Evolution of Man. – Undoubtedly there once lived upon the earth races of men who were much lower in their mental organization than the present inhabitants. If we follow the early history of man upon the earth, we find that at first he must have been little better than one of the lower animals. He was a nomad, wandering from place to place, feeding upon whatever living things he could kill with his hands. Gradually he must have learned to use weapons, and thus kill his prey, first using rough stone implements for this purpose. As man became more civilized, implements of bronze and of iron were used. About this time the subjugation and domestication of animals began to take place. Man then began to cultivate the fields, and to have a fixed place of abode other than a cave. The beginnings of civilization were long ago, but even to-day the earth is not entirely civilized.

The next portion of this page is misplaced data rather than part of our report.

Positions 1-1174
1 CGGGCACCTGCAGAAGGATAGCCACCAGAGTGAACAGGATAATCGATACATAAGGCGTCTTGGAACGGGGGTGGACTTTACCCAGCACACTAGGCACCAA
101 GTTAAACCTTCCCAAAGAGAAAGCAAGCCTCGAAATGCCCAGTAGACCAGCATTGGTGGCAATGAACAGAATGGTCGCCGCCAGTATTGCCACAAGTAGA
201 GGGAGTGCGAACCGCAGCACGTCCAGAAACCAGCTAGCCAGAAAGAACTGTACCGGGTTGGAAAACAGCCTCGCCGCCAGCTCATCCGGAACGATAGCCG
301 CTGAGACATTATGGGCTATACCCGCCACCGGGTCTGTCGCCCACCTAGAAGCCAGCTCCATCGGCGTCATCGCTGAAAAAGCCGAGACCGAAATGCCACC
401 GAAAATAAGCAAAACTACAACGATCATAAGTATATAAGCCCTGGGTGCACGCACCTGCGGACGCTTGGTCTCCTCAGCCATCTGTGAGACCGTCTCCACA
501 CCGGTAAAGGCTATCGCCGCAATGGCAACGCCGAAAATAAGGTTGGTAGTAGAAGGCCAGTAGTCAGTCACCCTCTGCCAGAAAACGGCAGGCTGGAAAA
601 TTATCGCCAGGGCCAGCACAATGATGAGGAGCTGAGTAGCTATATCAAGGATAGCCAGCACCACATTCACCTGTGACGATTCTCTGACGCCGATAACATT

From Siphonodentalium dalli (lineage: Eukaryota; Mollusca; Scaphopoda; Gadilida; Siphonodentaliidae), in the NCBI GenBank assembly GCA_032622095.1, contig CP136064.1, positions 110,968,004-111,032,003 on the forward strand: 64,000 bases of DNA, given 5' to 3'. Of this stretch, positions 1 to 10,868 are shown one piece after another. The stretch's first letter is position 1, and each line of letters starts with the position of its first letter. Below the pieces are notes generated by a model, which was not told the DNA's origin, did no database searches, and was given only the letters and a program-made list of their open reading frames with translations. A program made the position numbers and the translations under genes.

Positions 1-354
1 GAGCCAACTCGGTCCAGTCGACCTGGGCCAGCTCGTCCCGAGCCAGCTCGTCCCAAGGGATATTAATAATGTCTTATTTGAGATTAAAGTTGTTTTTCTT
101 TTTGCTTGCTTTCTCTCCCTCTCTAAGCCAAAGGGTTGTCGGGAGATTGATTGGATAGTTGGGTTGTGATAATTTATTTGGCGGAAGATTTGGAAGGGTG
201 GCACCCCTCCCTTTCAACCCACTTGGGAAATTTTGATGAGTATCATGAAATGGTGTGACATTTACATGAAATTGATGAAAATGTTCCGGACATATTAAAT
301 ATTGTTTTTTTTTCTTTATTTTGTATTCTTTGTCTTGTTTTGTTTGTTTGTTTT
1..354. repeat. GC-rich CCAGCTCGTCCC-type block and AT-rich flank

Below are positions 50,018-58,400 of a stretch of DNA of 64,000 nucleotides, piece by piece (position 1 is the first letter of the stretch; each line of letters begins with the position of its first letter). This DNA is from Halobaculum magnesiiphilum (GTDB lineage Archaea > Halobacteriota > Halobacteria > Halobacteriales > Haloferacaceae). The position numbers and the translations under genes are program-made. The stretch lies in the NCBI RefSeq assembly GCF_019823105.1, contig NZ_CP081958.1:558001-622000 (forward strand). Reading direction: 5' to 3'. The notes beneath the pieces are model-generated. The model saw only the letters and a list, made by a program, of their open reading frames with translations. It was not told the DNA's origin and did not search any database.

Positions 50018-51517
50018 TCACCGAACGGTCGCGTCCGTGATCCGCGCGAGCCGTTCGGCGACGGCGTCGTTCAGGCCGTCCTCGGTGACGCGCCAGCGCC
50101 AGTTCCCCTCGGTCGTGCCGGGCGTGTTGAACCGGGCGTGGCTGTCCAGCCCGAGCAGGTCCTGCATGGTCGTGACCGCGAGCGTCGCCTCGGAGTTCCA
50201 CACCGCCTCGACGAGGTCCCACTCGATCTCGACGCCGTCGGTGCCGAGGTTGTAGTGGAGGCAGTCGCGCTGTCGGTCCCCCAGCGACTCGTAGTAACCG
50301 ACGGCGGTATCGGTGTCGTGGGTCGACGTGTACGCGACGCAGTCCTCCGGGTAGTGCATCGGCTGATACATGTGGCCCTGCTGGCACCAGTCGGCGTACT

The Races of Man. – At the present time there exist upon the earth five races or varieties of man, each very different from the other in instincts, social customs, and, to an extent, in structure. These are the Ethiopian or negro type, originating in Africa; the Malay or brown race, from the islands of the Pacific; the American Indian; the Mongolian or yellow race, including the natives of China, Japan, and the Eskimos; and finally, the highest race type of all, the Caucasians, represented by the civilized white inhabitants of Europe and America.

Charles Darwin and Natural Selection. – The great Englishman Charles Darwin was one of the first scientists to realize how this great force of heredity applied to the development or evolution of plants and animals. He knew that although animals and plants were like their ancestors, they also tended to vary. In nature, the variations which best fitted a plant or animal for life in its own environment were the ones which were handed down because those having variations which were not fitted for life in that particular environment would die. Thus nature seized upon favorable variations and after a time, as the descendants of each of these individuals also tended to vary, a new species of plant or animal, fitted for the place it had to live in, would be gradually evolved.